Tesla aims to build 500,000 vehicles per year near Berlin

A China-made Tesla Model 3 vehicle at the Shanghai Gigafactory of the US electric car maker in Shanghai. (Reuters)
Short Url
Updated 05 January 2020

Tesla aims to build 500,000 vehicles per year near Berlin

  • US automaker wants to construct Model 3 and Model Y vehicles

BERLIN: Tesla plans to build half a million electric vehicles a year at its future factory outside Berlin. Planning documents posted online reveal that the US automaker wants to construct Model 3 and Model Y vehicles at the site in Gruenheide, as well as “future models.”
The so-called Gigafactory — Tesla’s fourth — will include facilities to assemble entire electric vehicles, including the production of batteries.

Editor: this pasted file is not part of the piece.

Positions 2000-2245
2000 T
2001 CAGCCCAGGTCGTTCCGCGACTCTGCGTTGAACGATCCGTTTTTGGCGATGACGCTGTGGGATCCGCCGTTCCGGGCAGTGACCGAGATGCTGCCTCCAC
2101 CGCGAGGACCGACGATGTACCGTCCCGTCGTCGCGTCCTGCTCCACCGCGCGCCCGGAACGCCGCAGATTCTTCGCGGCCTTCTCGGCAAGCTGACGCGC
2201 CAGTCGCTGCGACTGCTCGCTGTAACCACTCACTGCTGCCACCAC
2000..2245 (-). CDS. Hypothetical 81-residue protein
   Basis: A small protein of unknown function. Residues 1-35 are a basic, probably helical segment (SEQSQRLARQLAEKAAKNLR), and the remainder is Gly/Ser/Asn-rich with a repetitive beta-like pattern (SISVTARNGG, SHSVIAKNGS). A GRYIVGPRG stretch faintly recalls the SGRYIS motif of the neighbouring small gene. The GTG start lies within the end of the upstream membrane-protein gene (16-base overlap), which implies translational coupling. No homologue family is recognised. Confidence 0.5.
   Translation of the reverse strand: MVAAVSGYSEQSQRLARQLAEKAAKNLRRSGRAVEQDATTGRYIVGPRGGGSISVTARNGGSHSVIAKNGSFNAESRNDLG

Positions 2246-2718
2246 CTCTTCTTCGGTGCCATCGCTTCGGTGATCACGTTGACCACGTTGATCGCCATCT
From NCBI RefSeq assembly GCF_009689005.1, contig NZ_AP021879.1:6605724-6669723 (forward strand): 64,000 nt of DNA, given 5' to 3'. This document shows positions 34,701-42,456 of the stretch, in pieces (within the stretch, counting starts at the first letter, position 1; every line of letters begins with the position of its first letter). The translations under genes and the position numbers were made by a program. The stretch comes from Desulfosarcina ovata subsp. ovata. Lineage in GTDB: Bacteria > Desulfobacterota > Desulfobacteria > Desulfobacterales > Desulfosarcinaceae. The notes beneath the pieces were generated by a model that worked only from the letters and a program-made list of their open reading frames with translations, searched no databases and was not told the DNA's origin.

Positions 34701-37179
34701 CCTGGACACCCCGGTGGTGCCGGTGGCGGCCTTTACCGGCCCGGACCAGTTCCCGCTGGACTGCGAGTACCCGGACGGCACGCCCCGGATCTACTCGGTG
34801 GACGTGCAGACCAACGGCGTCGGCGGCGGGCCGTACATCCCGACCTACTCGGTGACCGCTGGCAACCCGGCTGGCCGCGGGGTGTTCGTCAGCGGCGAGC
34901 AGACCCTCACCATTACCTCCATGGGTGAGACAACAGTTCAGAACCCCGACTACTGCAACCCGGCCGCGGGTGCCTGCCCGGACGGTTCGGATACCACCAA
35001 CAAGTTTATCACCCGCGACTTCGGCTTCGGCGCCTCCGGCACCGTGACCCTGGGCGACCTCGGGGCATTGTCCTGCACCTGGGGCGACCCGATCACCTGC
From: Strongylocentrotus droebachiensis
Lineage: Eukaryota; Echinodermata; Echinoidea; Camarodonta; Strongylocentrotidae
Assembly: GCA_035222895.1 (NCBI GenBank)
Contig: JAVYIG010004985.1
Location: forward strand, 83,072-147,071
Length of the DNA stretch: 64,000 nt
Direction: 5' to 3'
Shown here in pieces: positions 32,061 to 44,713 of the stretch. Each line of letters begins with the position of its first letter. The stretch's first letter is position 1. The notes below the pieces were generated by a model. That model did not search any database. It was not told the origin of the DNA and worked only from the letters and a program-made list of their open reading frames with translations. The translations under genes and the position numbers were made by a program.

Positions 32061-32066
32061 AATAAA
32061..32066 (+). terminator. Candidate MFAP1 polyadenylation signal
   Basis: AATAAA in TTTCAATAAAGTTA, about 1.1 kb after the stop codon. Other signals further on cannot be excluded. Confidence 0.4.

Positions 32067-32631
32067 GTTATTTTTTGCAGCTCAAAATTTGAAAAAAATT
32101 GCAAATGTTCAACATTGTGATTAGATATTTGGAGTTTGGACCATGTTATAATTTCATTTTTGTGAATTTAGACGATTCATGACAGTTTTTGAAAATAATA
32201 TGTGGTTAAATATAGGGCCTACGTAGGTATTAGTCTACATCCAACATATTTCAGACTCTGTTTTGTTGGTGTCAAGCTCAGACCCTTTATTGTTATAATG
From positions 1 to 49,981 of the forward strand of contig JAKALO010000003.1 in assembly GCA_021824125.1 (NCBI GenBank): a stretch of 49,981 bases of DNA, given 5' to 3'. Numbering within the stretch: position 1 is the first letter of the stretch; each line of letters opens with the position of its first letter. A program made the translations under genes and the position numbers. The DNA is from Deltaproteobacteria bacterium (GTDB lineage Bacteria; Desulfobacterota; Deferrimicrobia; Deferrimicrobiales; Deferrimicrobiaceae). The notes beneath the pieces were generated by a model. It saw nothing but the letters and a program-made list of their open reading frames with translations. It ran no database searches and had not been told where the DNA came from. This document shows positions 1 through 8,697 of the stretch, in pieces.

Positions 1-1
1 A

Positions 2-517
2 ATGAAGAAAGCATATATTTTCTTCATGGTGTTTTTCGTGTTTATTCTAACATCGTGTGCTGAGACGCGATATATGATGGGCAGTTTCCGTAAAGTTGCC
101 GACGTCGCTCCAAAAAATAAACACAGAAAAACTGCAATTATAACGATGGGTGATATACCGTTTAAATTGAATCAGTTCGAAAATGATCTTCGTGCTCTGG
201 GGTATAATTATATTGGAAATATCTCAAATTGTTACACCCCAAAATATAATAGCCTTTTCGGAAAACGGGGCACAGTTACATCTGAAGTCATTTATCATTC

The plans will have to undergo an environmental impact review and public consultation.
Tesla aims to start operating the plant in July 2021, an optimistic time frame by German standards. Construction of a nearby airport for Berlin began in 2006 and the opening has been delayed for eight years.
On Friday Tesla posted a jump in car deliveries in the final three months of 2019.
The firm founded by controversial entrepreneur Elon Musk delivered 112,000 vehicles in the quarter ending Dec. 31, a nearly 23 percent from the same three-month period of 2018.
The positive results contrasted with those of conventional auto giants like General Motors and Fiat Chrysler that reported middling sales which pressured their share prices.

FASTFACT

Tesla delivered 112,000 vehicles in the quarter ending Dec. 31.